The verdict is in on the Ryan Frederick’s once-murder now-manslaughter case. Oops. I guess I just blew the surprise.
Radley Balko has followed this case of a young man who shot through a door and killed a cop while inside a marijuana grow house in great detail, and I won’t even begin to try to match his level of detail, and WindyPundit already has a good synopsis if you need it. Suffice it to say that this turned into a dirty trial, with widely disparate allegations, lying jail-house snitches and, as the jury ultimately concluded, incredible police testimony designed to sanitize their conduct and railroad Frederick. It didn’t come down that way.
A manslaughter verdict, in light of all that was thrown at Frederick and under the circumstances (a marijuana grow house, a search warrant, a gun, a dead cop) is quite a coup. There are plenty of good reasons why the jury rejected the capital murder charge, not the least of which was jail-house snitch Jamaal Skeeter’s history as a rat, but any trial lawyer knows that even lying witnesses are no guarantee of winning.
Following the verdict, Frederick’s lawyer, James Broccoletti, spoke to the press, as expected. What isn’t expected is what he said, as reported by Radley.
“I think it’s a very fair and very rational verdict by the jury. I think it demonstrates that they applied reason, thought and common sense and sound judgment in what was a very emotional case.”
This was a perfect thing to say. If Ryan had been acquitted of everything. Even if Ryan had been convicted only of misdemeanor possession of marijuana. Absolutely appropriate. Except when Ryan Frederick had just been convicted of manslaughter with a jury recommendation of the maximum sentence, 10 years in prison.
Broccoletti apparently realizes that there is much left to do in this case.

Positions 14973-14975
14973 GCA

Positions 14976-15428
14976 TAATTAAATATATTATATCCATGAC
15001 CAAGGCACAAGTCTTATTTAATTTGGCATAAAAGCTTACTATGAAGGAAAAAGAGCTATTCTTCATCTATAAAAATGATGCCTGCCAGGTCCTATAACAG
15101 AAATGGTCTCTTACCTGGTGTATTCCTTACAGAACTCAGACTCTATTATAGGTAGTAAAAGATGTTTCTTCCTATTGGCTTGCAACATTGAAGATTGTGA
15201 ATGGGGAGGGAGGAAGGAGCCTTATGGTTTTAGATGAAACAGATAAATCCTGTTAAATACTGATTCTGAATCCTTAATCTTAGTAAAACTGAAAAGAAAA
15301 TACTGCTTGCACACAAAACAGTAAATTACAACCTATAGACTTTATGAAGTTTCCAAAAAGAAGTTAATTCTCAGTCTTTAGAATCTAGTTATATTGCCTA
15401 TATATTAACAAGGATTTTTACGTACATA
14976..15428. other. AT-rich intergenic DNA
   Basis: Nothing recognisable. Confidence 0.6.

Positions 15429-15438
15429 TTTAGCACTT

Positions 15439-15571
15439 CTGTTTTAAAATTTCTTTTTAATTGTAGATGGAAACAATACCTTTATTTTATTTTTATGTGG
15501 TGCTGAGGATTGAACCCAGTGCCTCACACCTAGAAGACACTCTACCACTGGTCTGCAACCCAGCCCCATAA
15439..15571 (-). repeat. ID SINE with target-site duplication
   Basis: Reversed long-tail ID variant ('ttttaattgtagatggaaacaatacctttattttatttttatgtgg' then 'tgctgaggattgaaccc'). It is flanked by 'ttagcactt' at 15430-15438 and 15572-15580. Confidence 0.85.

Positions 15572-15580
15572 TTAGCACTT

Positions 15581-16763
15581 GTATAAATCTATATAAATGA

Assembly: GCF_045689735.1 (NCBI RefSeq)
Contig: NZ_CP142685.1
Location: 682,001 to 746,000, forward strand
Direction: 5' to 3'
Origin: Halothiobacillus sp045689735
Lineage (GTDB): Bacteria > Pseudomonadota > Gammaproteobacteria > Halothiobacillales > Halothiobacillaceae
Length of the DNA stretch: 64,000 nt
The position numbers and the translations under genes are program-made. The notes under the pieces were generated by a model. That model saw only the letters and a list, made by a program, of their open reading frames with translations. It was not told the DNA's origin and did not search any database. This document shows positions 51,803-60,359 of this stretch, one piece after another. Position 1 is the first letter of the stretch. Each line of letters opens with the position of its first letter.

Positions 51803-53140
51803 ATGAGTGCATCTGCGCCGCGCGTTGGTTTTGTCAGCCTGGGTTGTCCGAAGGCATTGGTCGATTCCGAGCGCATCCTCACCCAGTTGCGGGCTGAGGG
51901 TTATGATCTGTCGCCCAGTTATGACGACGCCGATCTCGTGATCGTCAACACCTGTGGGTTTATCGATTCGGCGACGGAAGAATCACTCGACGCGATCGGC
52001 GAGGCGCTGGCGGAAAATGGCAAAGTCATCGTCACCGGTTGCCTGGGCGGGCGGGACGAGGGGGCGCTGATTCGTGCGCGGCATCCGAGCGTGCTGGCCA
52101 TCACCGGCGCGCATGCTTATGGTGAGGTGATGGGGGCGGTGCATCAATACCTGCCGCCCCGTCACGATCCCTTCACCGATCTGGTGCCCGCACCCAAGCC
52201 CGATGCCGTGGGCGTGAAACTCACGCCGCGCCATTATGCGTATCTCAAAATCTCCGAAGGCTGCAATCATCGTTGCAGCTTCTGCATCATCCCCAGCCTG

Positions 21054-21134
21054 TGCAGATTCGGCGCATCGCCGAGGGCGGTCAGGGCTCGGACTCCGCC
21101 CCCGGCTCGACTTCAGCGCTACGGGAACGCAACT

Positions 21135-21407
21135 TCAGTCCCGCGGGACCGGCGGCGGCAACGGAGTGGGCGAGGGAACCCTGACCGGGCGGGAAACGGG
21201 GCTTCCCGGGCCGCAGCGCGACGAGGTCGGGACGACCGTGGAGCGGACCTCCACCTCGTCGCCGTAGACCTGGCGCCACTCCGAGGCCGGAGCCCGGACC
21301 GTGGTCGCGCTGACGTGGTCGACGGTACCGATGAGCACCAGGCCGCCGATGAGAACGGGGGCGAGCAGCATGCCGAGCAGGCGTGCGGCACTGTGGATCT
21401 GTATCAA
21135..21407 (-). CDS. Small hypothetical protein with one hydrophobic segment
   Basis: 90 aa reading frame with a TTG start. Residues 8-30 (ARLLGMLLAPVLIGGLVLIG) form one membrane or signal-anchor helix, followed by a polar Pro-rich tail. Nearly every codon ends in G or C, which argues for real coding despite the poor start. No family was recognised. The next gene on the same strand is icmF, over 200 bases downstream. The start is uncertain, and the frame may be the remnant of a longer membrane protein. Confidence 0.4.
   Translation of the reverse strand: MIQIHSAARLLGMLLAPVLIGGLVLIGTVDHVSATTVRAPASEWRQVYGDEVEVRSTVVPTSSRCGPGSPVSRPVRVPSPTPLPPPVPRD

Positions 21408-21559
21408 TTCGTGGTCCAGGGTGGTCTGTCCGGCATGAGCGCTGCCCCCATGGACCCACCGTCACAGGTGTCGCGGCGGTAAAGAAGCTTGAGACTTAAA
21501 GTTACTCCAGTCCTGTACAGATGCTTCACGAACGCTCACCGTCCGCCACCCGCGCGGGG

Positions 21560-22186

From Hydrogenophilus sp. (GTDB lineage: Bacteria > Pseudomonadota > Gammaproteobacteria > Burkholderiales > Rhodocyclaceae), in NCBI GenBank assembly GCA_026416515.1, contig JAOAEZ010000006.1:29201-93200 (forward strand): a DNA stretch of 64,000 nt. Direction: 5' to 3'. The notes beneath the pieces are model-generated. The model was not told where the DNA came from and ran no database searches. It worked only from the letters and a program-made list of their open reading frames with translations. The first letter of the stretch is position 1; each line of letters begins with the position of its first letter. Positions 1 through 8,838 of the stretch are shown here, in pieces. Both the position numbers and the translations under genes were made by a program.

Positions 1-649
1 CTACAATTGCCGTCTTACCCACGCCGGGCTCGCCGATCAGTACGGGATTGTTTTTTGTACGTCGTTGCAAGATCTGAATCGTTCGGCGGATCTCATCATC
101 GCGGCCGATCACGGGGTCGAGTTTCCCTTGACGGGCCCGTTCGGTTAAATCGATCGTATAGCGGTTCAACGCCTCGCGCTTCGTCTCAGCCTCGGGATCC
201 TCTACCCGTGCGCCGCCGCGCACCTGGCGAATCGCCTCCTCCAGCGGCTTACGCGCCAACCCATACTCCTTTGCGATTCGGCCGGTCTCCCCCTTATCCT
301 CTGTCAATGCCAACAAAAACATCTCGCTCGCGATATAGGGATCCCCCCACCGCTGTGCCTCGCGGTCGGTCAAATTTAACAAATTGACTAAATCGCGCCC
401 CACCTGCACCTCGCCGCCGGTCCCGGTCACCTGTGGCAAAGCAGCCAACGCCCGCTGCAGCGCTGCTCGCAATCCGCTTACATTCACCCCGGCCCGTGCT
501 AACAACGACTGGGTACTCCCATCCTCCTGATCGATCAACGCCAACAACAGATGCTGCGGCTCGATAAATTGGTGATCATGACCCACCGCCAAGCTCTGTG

Frederick’s attorney, James Broccoletti, though grateful his client didn’t get a capital murder conviction, agreed that this was not a “heat of passion” killing.
He vowed to appeal, saying the 10-year maximum sentence reflected the jury’s “outrage and emotion” but ignored his client’s clean record and character.
“This case isn’t over by a long shot,” he said.
But by asserting publicly that the verdict was “very fair and very rational,” he has precluded any number of otherwise credible arguments that the verdict was legally insufficient or against the weight of the evidence. What was he possibly thinking?
No doubt he was caught up in the joy of the moment, the thrill that he beat a capital murder charge. It’s big, and it’s a heady experience to get the big win, especially in a high profile murder case like this. Trust me, it is far more pleasant to talk to the throng of reporters when you come out the victor than the loser. When the verdict is bad, and you see a phalanx of reporters between you and the cold, empty air, you want to shrivel up and die. But when you’re the golden boy, you embrace the hungry crowd and regale them with stories of your greatness. It’s as good as winning the Academy Award.
Broccoletti was feeling good, and he deserved to. True, it wasn’t a total victory, but it was still a big win. Professionalism requires, however, that you keep your wits about you even in moments of euphoria. The easy answer is that he would have done better to say nothing, but march out of the courtroom in silence, head held high, confident in the knowledge that he put in a good day’s work. Strong and silent. But few can, or would, do such a thing at this moment of glory. Few ever have.
What you cannot do is let emotions get the best of you and have sounds emit from your mouth that you later regret. Broccoletti will regret these words. He’s quite a good lawyer, better than one who would say something this foolhearty. Radley asks how this statement “serves his client.” It doesn’t. It harms his client. Lawyers do not have the right to say something that harms their client. Not even when you’re the golden boy of the moment.
At some point in the future, an appeal will be prepared for Ryan Frederick challenging his conviction for manslaughter, and not merely the 10 year sentence. These words will be thrown in the face of whoever does the appeal, whether it’s Broccoletti or another lawyer. These words will bolster any challenge to sufficiency or weight. These words will bolster a claim of harmless error. The appellant’s lawyer will try to spin his way around these words, attributing them to a misunderstanding or context or the emotional catharsis of a trial lawyer who just scored a huge win.
Regardless of how the effort to disavow these words is made, they will haunt Ryan Frederick. The day was otherwise a very good one for both Frederick and Broccoletti. If only a few less words were spoken, it would have been a great one.